Strike tactics involved informational picketing, blocking of campus entrances, mass rallies and teach-ins. Popular support was often met with repression in the form of police arrests, teargas and campus disciplinary actions. Police mutual assistance pacts enabled the rapid formations of riot squads dispatched from throughout the SF Bay area. During the Fall and Spring semesters of 1968-9, hundreds of students were arrested during the SF State strike, including more than 450 on one sweep alone. Similarly, over 155 students were arrested at the UC Berkeley strike which lasted the entire Winter Quarter of 1969. In the last two weeks of the dispute, the UC campus witnessed the stationing of National Guard troops to maintain martial law.
Establishment of ethnic studies programs has been one of the chief legacies of the strike. These programs have expanded nationally in over 250 universities, colleges and high schools. Both UC Berkeley and SF State University provide undergraduate and graduate degree programs in Ethnic Studies. Another important legacy of the strikes involved the establishment of closer working relationship between students and community. The post-TWLF era witnessed large numbers of Asian American students becoming involved in community-based organizing efforts within the Asian American movement. The International Hotel anti-eviction movement and the establishment of community centers in San Francisco Chinatown-Manilatown and Japantown were an outgrowth of this legacy.
Wednesday, January 16, 2008
To the Ice Box:
"We, the Foreign Student Association believe that every nation in the world has a strict and fundamental right to determine for itself its own political institutions. And consequently that no nation is justified in directly or indirectly imposing its will or political views on others. We therefore strongly condemn the military intervention by the United States in Vietnam. We demand the immediate and permanent cessation of the bombing of the North, the recognition of the National Liberation Front, and the beginning of negotiations aimed at achieving the end of the war, the withdrawal of foreign troops, and the reunification and independence of Vietnam."
Chinese Students Association; Foreign Students Association; Arab Students Association; Union of the Iberoamerican Students; African Students Association; Turkish Students Association; Moslem Students Association; Friends of the Tri-Continental; Pakistani Students Association; Iranian Students Association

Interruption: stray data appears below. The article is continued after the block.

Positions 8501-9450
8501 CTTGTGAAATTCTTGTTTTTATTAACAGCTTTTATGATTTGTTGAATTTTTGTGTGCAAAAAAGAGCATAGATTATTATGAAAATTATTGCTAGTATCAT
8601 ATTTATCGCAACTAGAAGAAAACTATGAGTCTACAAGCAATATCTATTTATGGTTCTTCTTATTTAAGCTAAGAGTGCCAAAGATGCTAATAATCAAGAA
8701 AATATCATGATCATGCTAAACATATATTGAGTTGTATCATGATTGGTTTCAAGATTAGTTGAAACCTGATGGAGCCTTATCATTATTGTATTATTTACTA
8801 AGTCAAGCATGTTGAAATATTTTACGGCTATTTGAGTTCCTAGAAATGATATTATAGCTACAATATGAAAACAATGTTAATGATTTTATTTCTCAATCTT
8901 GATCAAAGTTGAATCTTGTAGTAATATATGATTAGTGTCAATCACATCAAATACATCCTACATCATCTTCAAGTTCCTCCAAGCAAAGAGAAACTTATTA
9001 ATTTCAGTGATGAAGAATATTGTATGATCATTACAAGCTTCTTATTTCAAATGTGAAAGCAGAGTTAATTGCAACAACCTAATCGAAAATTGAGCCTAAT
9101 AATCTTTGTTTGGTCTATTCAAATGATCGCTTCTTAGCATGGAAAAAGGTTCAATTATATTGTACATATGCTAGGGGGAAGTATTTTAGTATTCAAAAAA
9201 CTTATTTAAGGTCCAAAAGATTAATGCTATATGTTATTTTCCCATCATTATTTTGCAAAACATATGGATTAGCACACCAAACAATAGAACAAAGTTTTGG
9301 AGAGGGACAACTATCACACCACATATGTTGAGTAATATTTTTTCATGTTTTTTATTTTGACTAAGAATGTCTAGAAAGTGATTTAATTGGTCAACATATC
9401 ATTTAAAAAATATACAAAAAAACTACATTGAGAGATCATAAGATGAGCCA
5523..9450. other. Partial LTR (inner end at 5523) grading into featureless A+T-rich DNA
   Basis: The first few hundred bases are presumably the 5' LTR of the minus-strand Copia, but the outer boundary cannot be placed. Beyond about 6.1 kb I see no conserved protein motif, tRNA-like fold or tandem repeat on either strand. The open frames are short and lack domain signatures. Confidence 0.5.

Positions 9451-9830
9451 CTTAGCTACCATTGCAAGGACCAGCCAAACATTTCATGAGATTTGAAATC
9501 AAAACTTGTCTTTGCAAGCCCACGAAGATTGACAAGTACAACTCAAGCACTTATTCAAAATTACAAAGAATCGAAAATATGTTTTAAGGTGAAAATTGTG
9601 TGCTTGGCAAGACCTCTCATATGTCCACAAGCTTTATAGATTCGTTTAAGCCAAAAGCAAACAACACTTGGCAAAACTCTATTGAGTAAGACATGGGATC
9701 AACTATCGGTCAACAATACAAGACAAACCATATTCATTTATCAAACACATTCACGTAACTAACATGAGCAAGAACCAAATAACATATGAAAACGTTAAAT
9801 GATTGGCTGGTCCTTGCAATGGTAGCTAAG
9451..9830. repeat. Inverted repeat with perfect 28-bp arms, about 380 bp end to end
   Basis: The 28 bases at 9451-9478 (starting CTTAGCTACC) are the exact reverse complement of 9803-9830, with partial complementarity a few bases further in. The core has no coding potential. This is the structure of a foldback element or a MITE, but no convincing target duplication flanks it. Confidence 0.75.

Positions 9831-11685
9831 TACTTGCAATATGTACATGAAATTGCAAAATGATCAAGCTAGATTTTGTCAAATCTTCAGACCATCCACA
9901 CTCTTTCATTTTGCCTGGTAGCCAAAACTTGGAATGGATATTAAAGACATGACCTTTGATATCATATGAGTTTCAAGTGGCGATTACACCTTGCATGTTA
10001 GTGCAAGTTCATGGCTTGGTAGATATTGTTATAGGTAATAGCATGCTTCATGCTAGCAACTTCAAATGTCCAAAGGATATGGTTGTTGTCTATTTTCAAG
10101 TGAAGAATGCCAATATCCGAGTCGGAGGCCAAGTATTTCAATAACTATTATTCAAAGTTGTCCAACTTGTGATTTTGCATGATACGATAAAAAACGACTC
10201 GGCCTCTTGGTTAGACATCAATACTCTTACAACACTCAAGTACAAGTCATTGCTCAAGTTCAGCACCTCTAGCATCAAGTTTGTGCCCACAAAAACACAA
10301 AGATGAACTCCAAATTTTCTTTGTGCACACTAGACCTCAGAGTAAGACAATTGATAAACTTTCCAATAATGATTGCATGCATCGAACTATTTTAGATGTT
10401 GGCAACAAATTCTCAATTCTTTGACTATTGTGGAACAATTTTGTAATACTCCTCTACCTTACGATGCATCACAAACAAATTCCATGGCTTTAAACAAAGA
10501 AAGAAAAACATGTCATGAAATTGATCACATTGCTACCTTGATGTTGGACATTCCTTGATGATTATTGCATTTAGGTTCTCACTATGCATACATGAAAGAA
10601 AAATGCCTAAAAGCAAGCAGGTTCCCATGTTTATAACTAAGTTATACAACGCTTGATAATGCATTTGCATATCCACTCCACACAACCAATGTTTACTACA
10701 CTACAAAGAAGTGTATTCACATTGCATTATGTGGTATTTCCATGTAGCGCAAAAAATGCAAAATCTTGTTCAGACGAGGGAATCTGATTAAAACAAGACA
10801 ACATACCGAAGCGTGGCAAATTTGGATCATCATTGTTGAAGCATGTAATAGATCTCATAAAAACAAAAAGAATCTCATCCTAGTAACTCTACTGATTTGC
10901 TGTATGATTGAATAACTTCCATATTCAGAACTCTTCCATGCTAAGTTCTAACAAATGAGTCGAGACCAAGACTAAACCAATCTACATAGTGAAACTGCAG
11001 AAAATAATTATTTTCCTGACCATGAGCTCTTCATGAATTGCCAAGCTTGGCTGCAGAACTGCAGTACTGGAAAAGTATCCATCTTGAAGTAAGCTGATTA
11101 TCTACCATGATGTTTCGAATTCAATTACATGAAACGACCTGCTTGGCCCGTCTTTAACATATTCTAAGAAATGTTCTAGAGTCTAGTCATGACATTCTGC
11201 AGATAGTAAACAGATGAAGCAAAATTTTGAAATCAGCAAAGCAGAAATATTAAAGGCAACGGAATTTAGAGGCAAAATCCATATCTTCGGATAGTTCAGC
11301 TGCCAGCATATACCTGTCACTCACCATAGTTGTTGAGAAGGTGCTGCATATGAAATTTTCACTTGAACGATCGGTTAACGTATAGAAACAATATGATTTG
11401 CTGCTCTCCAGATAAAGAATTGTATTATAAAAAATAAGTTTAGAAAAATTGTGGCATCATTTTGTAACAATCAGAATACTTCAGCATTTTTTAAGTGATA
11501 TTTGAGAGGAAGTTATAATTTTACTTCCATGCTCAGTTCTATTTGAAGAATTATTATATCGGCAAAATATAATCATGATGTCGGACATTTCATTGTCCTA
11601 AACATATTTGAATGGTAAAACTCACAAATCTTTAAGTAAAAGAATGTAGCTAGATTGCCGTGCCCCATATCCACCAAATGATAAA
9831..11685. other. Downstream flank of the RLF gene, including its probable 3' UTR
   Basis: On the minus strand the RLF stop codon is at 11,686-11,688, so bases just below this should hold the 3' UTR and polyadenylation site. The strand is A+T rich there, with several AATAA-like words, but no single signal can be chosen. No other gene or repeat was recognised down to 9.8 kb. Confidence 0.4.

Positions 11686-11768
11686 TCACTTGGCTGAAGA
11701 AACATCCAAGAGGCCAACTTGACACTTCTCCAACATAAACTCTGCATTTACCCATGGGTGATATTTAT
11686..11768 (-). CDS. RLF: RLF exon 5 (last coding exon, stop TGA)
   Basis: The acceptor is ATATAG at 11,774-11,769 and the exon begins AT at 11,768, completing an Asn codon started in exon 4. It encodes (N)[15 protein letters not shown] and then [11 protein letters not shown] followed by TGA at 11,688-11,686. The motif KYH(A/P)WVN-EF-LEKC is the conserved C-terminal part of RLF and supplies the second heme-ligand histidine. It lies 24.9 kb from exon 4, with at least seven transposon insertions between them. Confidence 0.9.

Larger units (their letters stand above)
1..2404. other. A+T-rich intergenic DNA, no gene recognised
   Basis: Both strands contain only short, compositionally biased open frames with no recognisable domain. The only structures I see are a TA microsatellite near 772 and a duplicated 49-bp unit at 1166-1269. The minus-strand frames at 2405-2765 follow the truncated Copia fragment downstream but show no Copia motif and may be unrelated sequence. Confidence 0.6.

CSC MONSOON MERCURY
Chinese Students’ Club
510 Eshleman Hall
July, 1968 Volume 2 Issue (Printed next to the CSC SCHEDULE OF EVENTS announcing plans for a Beach Party at Folsom Lake)
(Printed next to the CSC SCHEDULE OF EVENTS announcing plans for a Beach Party at Folsom Lake)
THE ASIAN—AMERICAN POLITICAL
"The AAPA Rally, scheduled for Sunday, June 30, in 155 Dwinelle Hall was cancelled due to the Campus and City curfews enacted in reaction to the demonstrations and violence of Friday and Saturday. The Dean’s office has told us that they would do all they could to re—schedule the event. All the speakers were notified in advance, and to those who came and were “repelled”, the AAPA offers its apologies and thanks, and asks those people to continue following or joining the
The Alliance is now selling “Yellow Peril” buttons to all, and “AAPA” buttons (with the Oriental character meaning ‘East’) to sympathizers and members. The AAPA plans to set up a table at noon in
BLOG NOTE: On June 30, 1968: Berkeley mayor Wallace Johnson declares a state of emergency and a three day curfew in the city in response to violence in the wake of student demonstrations in support of French student and worker uprisings in France the previous month.
1. That a School of Ethnic Studies for the ethnic groups involved in the Third World be set up with the students in each particular ethnic organizations having the authority and control of the hiring and retention of any faculty member, director, and administrator, as well as the curriculum in a specific area of study.
2. That 50 faculty positions be appropriated to the
3. That in the Spring semester, the College fulfill its commitment to the non-white students by admitting those that apply.
4. That in the Fall of 1969, all applications of non-white students be accepted.
5. That George Murray and any other faculty person chosen by non-white people as their teacher be retained in their position.
(George Murray was an English Department lecturer who was dismissed for his participation in the Black Panther Party. SF State Strike Committee. On Strike: Shut It Down. 1968. p. 3.)
INTERCOLLEGIATE CHINESE FOR SOCIAL ACTION
"S. F. State, a community college, exists in a moral vacuum, oblivious to the community it purports to serve. It does not reflect the pluralistic society that is
1. S. F. State has a Chinese language department that isolates the “Chinese Experience” as a cultural phenomenon in language that 83% of the Chinese in the
2. Chinatown is a ghetto in
“Statement of the Philippine-American Collegiate Endeavor (PACE) Philosophy and Goals.” Mimeograph excerpt. PACE was founded in 1967 at SFSU.
“We seek…simply to function as human beings, to control our own lives. Initially, following the myth of the American Dream, we worked to attend predominantly white colleges, but we have learned through direct analysis that it is impossible for our people, so-called minorities, to function as human beings, in a racist society in which white always come first…So we have decided to fuse ourselves with the masses of Third World people, which are the majority of the world’s peoples, to create, through struggle, a new humanity, a new humanism, a New World Consciousness, and within that context collectively control our own destinies.”